SNOWY EGRET

SNOWY EGRET (Egretta thula) – (See images below)
DESCRIPTION: The Snowy Egret is a wading bird that is completely white except for a yellow bare skin patch between the bill base and the eye, which is yellow. Bill and legs are grey with lighter blotches. Feet are yellow. Sexes are similar, juveniles are somewhat duller. Bird length is around 65 cm (25 inches).
VOICE: https://www.xeno-canto.org/species/Egretta-thula
NAME: ‘Snowy’ refers to the bird plumage, NOT its habitat. ‘Egret’ (and Latin genus name ‘Egretta) comes from French ‘aigrette’, referring to this bird’s feathers that were used as ornaments. Latin species name ‘thula’ is Chilean for this species.
HABITAT: Wetlands such as freshwater and saltwater marshes, barrier islands, mangroves, lagoons.
DIET: Fish, insects, amphibians, worms, crustaceans.
NESTING: Nests in colonies in thickly vegetated remote wetland areas. Nest is a platform of sticks in a tree or shrub not far from the ground. Around two to five light blue-greeneggs are laid, incubated by both parents. Chicks fed by both parents.
DISTRIBUTION: Mainly a South American species. Breeds in south-central USA, winters in Mexico and Central America. Year-round resident along the coasts of southeast USA and in Florida, the Caribbean, coasts of Mexico and South America except the Andes and the southern tip. Some individuals will reach Hawaii as vagrants (see note below on bird vagrancy), even Europe.
Distribution Map: https://en.wikipedia.org/wiki/Snowy_egret#/media/File:Egretta_thula_map.svg
ON PEI: Does not breed on Prince Edward Island, sightings occasional in summer.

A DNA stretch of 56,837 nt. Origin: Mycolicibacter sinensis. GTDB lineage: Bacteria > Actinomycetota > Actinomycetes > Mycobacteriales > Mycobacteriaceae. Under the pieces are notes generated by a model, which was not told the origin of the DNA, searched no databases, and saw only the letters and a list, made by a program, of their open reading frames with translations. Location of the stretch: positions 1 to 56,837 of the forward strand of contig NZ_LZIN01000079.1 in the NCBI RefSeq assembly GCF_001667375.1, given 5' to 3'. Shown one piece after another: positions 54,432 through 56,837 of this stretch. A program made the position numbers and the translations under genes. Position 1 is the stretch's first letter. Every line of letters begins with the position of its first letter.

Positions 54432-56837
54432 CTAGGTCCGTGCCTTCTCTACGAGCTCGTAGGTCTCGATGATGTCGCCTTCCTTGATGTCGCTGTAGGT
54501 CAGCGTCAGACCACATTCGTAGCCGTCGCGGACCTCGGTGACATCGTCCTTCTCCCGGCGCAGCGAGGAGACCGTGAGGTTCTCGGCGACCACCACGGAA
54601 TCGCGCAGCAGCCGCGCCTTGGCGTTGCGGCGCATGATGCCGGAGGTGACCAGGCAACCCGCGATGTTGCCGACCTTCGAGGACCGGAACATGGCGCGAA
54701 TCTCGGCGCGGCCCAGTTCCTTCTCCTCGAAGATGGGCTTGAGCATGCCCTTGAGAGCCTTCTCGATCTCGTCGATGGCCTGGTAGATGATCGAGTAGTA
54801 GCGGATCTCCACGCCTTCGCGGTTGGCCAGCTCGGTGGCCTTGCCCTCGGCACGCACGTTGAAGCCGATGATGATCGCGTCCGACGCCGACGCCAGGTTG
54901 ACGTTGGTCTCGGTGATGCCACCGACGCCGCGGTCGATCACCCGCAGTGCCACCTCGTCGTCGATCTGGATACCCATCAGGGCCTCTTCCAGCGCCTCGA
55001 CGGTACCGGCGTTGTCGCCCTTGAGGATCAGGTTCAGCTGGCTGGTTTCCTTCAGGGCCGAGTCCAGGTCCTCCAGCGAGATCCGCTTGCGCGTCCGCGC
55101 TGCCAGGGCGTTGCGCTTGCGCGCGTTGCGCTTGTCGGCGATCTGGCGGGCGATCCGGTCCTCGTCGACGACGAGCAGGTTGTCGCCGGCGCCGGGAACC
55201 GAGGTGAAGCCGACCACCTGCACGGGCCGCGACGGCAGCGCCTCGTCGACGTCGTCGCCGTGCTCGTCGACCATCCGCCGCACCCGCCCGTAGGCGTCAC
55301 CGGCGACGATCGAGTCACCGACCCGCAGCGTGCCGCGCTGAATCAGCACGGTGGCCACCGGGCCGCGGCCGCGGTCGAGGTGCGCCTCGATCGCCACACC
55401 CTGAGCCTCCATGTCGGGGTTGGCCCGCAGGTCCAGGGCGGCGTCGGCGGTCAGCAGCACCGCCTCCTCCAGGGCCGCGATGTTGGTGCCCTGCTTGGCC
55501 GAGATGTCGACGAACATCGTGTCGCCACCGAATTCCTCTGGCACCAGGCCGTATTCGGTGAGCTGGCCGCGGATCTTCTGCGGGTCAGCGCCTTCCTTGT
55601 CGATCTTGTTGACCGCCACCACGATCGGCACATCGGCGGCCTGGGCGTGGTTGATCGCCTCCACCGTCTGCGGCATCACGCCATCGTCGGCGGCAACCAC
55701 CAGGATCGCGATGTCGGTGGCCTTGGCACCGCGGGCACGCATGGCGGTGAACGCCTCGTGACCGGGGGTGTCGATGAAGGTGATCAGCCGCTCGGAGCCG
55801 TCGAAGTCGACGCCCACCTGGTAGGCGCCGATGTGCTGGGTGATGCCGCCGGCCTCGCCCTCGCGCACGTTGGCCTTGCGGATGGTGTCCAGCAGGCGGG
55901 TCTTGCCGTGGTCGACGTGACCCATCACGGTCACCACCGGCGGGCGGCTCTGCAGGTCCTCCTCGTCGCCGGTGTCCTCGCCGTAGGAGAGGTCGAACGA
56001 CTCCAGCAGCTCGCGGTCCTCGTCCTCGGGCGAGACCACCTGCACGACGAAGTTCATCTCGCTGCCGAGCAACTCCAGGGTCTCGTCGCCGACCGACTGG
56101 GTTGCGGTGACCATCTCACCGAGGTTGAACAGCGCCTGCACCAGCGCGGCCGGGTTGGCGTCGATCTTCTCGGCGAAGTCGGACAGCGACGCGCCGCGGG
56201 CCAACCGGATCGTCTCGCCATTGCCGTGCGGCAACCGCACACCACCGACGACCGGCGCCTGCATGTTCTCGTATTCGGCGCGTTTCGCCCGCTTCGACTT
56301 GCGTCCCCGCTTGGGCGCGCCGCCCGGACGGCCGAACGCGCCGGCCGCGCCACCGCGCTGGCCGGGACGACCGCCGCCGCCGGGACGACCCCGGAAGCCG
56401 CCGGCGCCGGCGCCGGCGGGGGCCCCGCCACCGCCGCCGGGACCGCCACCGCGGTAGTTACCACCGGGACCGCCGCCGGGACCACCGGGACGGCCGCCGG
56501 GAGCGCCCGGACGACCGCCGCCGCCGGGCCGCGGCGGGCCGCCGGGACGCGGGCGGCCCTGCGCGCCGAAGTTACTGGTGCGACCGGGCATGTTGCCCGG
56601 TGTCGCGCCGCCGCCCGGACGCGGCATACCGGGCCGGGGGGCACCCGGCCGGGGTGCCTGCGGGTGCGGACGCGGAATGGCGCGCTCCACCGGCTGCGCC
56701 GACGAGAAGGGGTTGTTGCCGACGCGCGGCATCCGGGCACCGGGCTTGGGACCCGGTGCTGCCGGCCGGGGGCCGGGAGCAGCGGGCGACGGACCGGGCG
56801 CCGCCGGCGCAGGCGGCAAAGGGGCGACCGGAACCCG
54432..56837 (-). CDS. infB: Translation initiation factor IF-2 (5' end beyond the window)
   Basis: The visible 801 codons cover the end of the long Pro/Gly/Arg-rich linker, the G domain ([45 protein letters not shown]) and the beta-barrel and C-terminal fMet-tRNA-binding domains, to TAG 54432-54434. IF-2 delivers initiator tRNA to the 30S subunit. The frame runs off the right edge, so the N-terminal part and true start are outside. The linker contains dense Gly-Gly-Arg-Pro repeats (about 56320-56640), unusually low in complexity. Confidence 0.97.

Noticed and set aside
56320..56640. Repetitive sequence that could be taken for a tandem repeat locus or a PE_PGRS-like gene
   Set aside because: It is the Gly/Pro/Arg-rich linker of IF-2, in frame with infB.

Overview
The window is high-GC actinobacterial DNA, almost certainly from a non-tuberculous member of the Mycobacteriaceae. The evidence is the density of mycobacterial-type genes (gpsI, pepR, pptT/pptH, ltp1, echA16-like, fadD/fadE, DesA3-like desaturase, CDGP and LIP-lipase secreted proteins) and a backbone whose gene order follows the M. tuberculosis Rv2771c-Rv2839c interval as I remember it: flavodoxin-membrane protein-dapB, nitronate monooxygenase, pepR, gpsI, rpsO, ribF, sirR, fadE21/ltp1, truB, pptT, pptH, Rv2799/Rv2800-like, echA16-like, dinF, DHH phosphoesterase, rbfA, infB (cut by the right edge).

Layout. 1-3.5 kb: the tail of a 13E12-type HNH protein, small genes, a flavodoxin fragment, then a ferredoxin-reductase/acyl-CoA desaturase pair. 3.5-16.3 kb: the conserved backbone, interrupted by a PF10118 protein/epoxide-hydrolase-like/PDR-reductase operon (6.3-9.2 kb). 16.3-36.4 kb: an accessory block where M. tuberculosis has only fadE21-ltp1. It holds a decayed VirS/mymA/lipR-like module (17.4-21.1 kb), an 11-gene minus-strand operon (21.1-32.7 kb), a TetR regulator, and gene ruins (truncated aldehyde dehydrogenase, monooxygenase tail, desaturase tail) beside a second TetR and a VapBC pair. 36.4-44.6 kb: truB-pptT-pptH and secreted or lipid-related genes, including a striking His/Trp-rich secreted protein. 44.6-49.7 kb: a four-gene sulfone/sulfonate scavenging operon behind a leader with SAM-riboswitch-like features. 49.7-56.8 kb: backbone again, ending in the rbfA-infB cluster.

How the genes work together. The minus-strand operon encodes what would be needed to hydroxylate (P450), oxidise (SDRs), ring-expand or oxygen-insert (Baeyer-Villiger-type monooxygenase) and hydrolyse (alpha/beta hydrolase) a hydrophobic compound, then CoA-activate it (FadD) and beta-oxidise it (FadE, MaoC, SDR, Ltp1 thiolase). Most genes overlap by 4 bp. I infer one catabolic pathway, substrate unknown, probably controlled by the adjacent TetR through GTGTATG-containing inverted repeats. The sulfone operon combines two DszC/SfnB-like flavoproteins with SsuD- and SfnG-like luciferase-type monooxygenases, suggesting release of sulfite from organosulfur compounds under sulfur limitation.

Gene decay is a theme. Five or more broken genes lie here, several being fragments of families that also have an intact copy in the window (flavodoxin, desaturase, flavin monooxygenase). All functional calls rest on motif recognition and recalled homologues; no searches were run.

CONSERVATION: This egret was hunted almost to extinction in the past for its breeding ‘aigrettes’ as ornaments. Population has rebounded since legally protected. Still vulnerable to wetland habitat loss, but not currently listed as a species of concern globally.
Vagrancy: In biology this means an animal going way outside its normal range. For birds, this can happen when there are storms and they get blown off course. On other times, the bird simply wanders in a different direction than usual. Here’s an article about vagrancy in birds.
SIMILAR SPECIES: Little Blue Heron (juvenile), Cattle Egret
REFERENCES: http://fieldguide.mt.gov/speciesDetail.aspx?elcode=ABNGA06030 (Montana Field Guide)
https://en.wikipedia.org/wiki/Snowy_egret
https://www.allaboutbirds.org/guide/Snowy_Egret
https://txtbba.tamu.edu/species-accounts/snowy-egret/ (Texas Breeding Bird Atlas)
https://birdatlas.mb.ca/accounts/speciesaccount.jsp?sp=SNEG&lang=en (Manitoba Breeding Bird Atlas)
https://www.audubon.org/field-guide/bird/snowy-egret
https://identify.whatbird.com/obj/48/_/Snowy_Egret.aspx
https://www.pwrc.usgs.gov/bioeco/snowy.htm
https://birdeden.com/facts-about-snowy-egret

Snowy Egret - Las Gallinas Wildlife Ponds, CA - Jan. 2014 - photo by Frank Schulenburg
Snowy Egret – Las Gallinas Wildlife Ponds, CA – Jan. 2014 – photo by Frank Schulenburg
Snowy Egret chicks - St. Augustine, FL - May 2017 - photo by Ke Wu
Snowy Egret chicks – St. Augustine, FL – May 2017 – photo by Ke Wu
Snowy Egret displaying on a pier - May 2009 - photo by Jason Engman
Snowy Egret displaying on a pier – May 2009 – photo by Jason Engman
Snowy Egret in flight - Bolsa Chica Conservancy, CA - June 2009 - photo by Regular Daddy
Snowy Egret in flight – Bolsa Chica Conservancy, CA – June 2009 – photo by Regular Daddy

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